“Kiwitre is my all-time favourite food pairing because it was with this crazy combination that this whole entrepreneurial adventure started!”
In a growing catalogue of unusual flavour combinations like a ‘tomato-banana’ pairing, or ‘caviar with ketchup’, Johan’s own favourite flavour combination is also the one that he identifies as their first and what they are still the most famous for: oysters and kiwi fruit. About 10 years ago chef Sang-Hoon Degeimbre and food scientist Bernard Lahousse discovered that in addition to a distinct marine-like scent, fresh oysters also contain other less pronounced fruity notes that are found in kiwis. And with that the ‘Kiwître’ was born and the credibility of Foodpairing was assured. This singular creation has since become Degeimbre’s signature dish at his restaurant L’Air du Temps in Belgium.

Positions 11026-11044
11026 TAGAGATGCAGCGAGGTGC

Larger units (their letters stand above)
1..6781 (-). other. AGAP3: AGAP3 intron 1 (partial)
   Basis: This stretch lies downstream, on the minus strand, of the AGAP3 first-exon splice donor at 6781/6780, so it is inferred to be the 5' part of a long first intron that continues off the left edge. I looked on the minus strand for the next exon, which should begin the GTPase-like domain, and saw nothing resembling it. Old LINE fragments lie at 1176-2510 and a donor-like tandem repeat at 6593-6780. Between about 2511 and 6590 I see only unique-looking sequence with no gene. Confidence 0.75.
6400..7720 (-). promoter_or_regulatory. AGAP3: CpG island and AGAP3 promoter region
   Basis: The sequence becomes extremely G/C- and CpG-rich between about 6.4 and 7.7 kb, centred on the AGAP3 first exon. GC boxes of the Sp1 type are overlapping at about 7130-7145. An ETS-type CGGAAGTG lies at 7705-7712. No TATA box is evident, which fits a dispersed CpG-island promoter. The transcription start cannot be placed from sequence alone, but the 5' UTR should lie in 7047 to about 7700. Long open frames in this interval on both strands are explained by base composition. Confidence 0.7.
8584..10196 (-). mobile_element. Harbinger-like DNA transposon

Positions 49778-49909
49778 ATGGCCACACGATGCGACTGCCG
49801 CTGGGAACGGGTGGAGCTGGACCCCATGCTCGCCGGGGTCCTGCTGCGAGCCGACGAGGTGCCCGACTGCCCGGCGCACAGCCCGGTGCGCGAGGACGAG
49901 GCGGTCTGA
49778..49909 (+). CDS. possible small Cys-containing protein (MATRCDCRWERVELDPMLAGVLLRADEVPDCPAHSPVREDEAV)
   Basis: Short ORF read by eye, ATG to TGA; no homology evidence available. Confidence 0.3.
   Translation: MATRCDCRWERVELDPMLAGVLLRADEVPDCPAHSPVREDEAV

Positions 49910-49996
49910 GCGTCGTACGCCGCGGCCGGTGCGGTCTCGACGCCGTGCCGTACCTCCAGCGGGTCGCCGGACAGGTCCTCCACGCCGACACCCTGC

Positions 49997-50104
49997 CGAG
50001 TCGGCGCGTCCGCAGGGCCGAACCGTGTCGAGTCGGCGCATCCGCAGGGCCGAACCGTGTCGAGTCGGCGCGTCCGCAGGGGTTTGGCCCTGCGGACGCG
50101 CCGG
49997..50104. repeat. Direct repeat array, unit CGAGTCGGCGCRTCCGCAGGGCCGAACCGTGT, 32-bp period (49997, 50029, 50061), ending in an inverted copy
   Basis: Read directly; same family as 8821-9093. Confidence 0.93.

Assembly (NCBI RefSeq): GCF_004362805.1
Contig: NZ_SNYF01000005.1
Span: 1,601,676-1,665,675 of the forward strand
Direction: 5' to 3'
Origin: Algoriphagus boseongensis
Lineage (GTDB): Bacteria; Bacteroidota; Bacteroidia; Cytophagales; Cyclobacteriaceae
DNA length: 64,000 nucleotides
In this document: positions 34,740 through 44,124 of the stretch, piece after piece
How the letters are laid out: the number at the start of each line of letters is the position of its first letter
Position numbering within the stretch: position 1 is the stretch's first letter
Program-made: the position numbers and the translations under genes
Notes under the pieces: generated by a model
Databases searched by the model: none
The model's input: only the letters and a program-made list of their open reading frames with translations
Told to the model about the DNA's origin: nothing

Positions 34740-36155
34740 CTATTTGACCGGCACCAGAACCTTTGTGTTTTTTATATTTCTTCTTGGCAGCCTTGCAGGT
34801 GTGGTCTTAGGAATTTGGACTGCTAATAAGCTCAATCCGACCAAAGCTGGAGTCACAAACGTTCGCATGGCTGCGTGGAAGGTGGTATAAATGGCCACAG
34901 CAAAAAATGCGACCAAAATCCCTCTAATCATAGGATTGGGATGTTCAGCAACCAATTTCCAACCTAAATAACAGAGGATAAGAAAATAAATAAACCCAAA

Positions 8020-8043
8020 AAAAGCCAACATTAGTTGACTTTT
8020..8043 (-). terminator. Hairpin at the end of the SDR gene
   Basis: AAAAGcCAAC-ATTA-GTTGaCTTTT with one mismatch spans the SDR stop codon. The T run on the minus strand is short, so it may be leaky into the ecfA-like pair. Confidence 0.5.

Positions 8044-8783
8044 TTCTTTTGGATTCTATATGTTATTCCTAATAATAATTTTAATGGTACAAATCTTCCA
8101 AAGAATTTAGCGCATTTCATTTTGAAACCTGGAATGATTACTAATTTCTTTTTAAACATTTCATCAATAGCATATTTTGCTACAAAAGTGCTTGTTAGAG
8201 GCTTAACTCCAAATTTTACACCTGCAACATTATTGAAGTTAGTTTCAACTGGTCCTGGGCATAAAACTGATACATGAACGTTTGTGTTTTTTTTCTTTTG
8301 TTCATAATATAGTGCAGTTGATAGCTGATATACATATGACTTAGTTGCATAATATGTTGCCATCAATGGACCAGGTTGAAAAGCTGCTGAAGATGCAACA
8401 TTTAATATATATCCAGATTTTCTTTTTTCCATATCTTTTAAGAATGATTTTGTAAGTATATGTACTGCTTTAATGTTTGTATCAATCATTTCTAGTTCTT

Foodpairing and EIT Food: a match for success
The success of Foodpairing has ensured their work with some of the world’s greatest chefs, bartenders and chocolatiers. Visionaries such as Heston Blumenthal of the Fat Duck in England, Ferran Ad rià, Joan Roca of El Celler de Can Roca and food writer and author Harold McGee can all be counted as notable clients.
Even though Foodpairing has already made a name for itself in food circles, Johan feels that the support which EIT Food has provided has really helped to strengthen their credibility in the food industry and expand their reach:
“EIT Food has meant that we are part of a consortium of all the top companies in Europe. For a scaleup to be considered on the same level as these is a real achievement.”
How Consumer Flavour Intelligence helps brands launch better products
While flavour is the key to altering consumer behaviours, the behaviour-altering products themselves must be supplied by brand. And herein lies a whole new challenge.
With an average new product failure rate of 75%, larger FMCG brands are in need of innovative methods for developing new products that can appeal to the rapidly changing market. Foodpairing’s Consumer Flavour Intelligence offering (CFI) aims to solve this complex problem.